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RBA May Need Deeper Rate Cuts as Currency Hits Growth, OECD Says

RBA May Need Deeper Rate Cuts as Currency Hits Growth
A pedestrian walks past the Reserve Bank of Australia headquarters in Sydney, Australia. Photographer: Brendon Thorne/Bloomberg

The Reserve Bank of Australia may need to cut its benchmark interest rate further as the local dollar’s resilience impedes economic growth, the Organization for Economic Cooperation and Development said.

Growth will slow to 3 percent in 2013 from 3.7 percent this year, the OECD said in a survey released in Paris today. The OECD urged the government to abandon efforts to prop up industries such as carmakers that are struggling to adjust to intensified competition from abroad.

Australia’s central bank lowered borrowing costs by 1.75 percentage points to 3 percent in the past 14 months as the local currency’s sustained strength contains inflation and a mining investment boom crests. The local dollar has risen about 10 percent since this year’s low on June 1 as offshore investors sought a safe haven, even as Australia’s key commodity prices eased in the past year.

“The conduct of monetary policy needs to cope with the conflicting pressures on the currency,” the OECD said in the report on Australia. “A lower sensitivity of the currency to falling commodity prices might require stronger cuts in the cash rate to support demand.”

The OECD backed the government’s drive to return its budget to surplus, citing a good backdrop of low unemployment, a growth outlook “close to potential” and still high terms of trade, referring to a gauge of export prices relative to import prices.

‘Opportune Time’

“Now is an opportune time for fiscal consolidation,” the OECD said. “Maintaining a solid government balance sheet offers valuable protection against large-scale shocks, as the 2008-09 crisis demonstrated.”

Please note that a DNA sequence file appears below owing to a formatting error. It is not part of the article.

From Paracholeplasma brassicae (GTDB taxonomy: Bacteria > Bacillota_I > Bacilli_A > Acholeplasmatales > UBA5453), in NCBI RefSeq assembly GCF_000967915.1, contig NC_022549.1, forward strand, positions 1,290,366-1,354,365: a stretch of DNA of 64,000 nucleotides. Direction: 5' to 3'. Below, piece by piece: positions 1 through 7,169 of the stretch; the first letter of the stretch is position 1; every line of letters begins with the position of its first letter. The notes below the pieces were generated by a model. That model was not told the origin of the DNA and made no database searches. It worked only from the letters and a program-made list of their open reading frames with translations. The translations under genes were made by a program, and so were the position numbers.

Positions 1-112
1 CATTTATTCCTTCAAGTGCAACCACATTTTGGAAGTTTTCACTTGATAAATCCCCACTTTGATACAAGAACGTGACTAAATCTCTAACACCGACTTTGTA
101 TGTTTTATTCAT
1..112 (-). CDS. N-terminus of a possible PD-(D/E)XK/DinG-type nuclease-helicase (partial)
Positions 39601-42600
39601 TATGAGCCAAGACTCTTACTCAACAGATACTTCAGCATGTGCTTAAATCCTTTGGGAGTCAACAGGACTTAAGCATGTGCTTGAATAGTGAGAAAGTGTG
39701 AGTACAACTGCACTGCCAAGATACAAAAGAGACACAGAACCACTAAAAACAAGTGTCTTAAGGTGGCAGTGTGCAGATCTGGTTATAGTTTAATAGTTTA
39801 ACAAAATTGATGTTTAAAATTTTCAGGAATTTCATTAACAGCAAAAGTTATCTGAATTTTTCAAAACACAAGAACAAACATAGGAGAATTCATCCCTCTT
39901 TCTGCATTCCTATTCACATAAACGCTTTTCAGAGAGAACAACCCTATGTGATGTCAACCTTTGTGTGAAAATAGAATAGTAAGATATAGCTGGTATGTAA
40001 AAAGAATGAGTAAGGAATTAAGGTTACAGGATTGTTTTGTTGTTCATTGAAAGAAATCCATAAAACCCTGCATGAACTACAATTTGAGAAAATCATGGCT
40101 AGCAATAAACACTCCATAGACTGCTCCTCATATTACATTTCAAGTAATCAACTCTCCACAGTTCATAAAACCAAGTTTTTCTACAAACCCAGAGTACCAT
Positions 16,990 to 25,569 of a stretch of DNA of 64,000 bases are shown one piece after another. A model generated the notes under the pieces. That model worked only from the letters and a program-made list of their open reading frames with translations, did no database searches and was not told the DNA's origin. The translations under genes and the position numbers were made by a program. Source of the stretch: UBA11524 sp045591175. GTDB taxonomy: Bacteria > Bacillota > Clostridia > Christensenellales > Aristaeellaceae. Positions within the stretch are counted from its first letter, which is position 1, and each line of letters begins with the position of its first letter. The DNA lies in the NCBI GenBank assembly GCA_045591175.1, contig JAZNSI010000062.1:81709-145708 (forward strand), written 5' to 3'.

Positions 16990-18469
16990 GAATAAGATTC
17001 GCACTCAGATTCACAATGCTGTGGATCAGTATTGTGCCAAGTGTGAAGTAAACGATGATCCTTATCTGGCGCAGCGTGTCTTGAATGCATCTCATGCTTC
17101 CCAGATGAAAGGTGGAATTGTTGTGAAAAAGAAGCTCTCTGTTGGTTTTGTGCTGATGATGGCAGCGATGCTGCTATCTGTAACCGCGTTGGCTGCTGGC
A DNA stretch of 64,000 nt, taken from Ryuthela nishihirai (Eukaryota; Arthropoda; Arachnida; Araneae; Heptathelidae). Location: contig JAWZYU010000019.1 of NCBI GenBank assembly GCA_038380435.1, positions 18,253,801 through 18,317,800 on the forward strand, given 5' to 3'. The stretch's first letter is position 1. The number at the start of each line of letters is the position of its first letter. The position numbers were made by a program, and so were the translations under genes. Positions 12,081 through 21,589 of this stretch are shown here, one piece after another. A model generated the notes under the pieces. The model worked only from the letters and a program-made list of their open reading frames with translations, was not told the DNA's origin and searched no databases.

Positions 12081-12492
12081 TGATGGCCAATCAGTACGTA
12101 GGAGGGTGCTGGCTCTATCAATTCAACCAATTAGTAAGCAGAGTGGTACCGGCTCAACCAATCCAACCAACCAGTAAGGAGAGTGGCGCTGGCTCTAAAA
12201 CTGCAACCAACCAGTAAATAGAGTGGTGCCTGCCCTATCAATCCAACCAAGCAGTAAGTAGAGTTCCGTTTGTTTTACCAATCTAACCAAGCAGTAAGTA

Treasurer Wayne Swan said the report showed Australia’s economy “stands tall amongst its peers” after 21 years without a recession. He cited the OECD’s comments on the government’s fiscal tightening that implies less upward pressure on borrowing costs and the currency.

Prices of Australia’s key export, iron ore, have rebounded since reaching a three-year low on Sept. 5 after China announced spending on new subways and roads. Prime Minister Julia Gillard’s government is bidding for a A$44 billion ($46 billion) turnaround in the budget to surplus in time for an election due late next year.

The goal has been jeopardized by a weaker international outlook, lower prices for commodity exporters and the high currency. The so-called Aussie has averaged about $1.03 in the past two years, compared with about 73 U.S. cents in the prior decade.

Global ‘Mutation’

The OECD urged the government to maintain the economy’s flexibility, saying Australia can’t escape “a mutation of the world economy” that is likely to produce a permanent shift in the nation’s comparative advantage. It said policies that help workers and firms adapt are more effective than those that protect jobs or businesses in certain regions and industries.

“Using public subsidies to keep resources in sectors adversely affected by such changes, such as the automotive industry, would likely prove futile and expensive and imply lost opportunities elsewhere,” the OECD said. “It will force stiffer adjustments on sectors that do not benefit from such special support, and over time become a drag on living standards.”

Australia’s government has committed A$5.4 billion to the car industry up to 2020, Greg Combet, industry minister, said at a news conference in Sydney July 17. The country’s three car manufacturers have cut almost 1,000 jobs over the past year.

Job Cuts

General Motors Co.’s Holden unit said last month it would fire about 1 in 13 workers at its main plant in Adelaide, Ford Motor Co. said in July it would cut about one in seven manufacturing jobs, and Toyota Motor Corp. said in January it would get rid of about one-tenth of the workforce at its manufacturing plant in Melbourne.

“It is also important not to procrastinate in making these adjustments, for they are easier to undertake in current circumstances, when the economy is growing strongly and resources are available to ease the transition and to compensate the ‘losers’ from the adjustment process,” the report showed.

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